Abstract: Personal identity deals with questions about ourselves qua people (or persons). Many of these questions are familiar ones that occur to everyone at some time: What am I? When did I begin? What will happen to me when I die? Discussions of personal identity go right back to the origins of Western philosophy, and most major figures have had something to say about it. (There is also a rich literature on personal identity in Eastern philosophy, which I am not competent to discuss. Collins 1982 is a good source.)
Abstract: This paper is about the neglected question of what sort of things we are metaphysically speaking. It is different from the mind-body problem and from familiar questions of personal identity. After explaining what the question means and how it differs from others, the paper tries to show how difficult it is to give a satisfying answer
Abstract: The aim of this paper is to derive a perfectly general criterion of identity through time from Locke’s Principle, which says that two things of the same kind cannot occupy the same space at the same time. In this way, the paper pursues a suggestion made by Peter F. Strawson almost thirty years ago in an article called ‘Entity and Identity’. The reason why the potential of this suggestion has so far remained unrealized is twofold: firstly, the suggestion was never properly developed by Strawson, and secondly, it seemed vulnerable to an objection that he himself raised against it. Consequently, the paper’s aim is to further develop Strawson’s suggestion, and to show that the result is not vulnerable to the objection that seemed fatal to its underdeveloped predecessor. In addition, the paper aims to defend Locke’s Principle against alleged counterexamples such as those produced by Leibniz, Fine and Hughes.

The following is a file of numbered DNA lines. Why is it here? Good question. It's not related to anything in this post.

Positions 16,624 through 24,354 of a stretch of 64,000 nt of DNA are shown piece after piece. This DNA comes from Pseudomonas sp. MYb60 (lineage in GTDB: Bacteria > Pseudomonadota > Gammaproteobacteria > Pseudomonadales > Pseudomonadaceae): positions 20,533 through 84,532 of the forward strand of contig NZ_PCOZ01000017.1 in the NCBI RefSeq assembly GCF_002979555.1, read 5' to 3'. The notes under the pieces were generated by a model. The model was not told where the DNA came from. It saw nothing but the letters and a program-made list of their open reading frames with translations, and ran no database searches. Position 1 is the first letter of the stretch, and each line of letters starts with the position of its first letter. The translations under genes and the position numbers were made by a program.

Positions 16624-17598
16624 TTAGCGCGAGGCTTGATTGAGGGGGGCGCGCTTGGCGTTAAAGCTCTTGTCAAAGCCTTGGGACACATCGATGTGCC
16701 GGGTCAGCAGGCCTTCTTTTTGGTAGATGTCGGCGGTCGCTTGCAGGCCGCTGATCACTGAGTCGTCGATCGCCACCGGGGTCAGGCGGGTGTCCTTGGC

Abstract: In this quite modestly ambitious essay, I'll generally just assume that, for the most part, our "scientifically informed" commonsense view of the world is true. Just as it is with such unthinking things as planets, plates and, I suppose, plants, too, so it also is with all earthly thinking beings, from people to pigs and pigeons; each occupies a region of space, however large or small, in which all are spatially related to each other. Or, at least, so it is with the bodies of these beings. And, even as each of these _ordinary entities_ extends through some space, so, also, each endures through some time. In line with that, each ordinary entity is at least very largely, and is perhaps entirely, an _enduring physical_ entity (which allows that many might have certain properties that aren't purely physical properties.) Further, each ordinary enduring entity is a _physically complex_ entity: Not only is each composed of parts, but many of these parts, whether or not absolutely all of them, are themselves enduring physical entities, and many of _them_ also are such physically complex continuing entities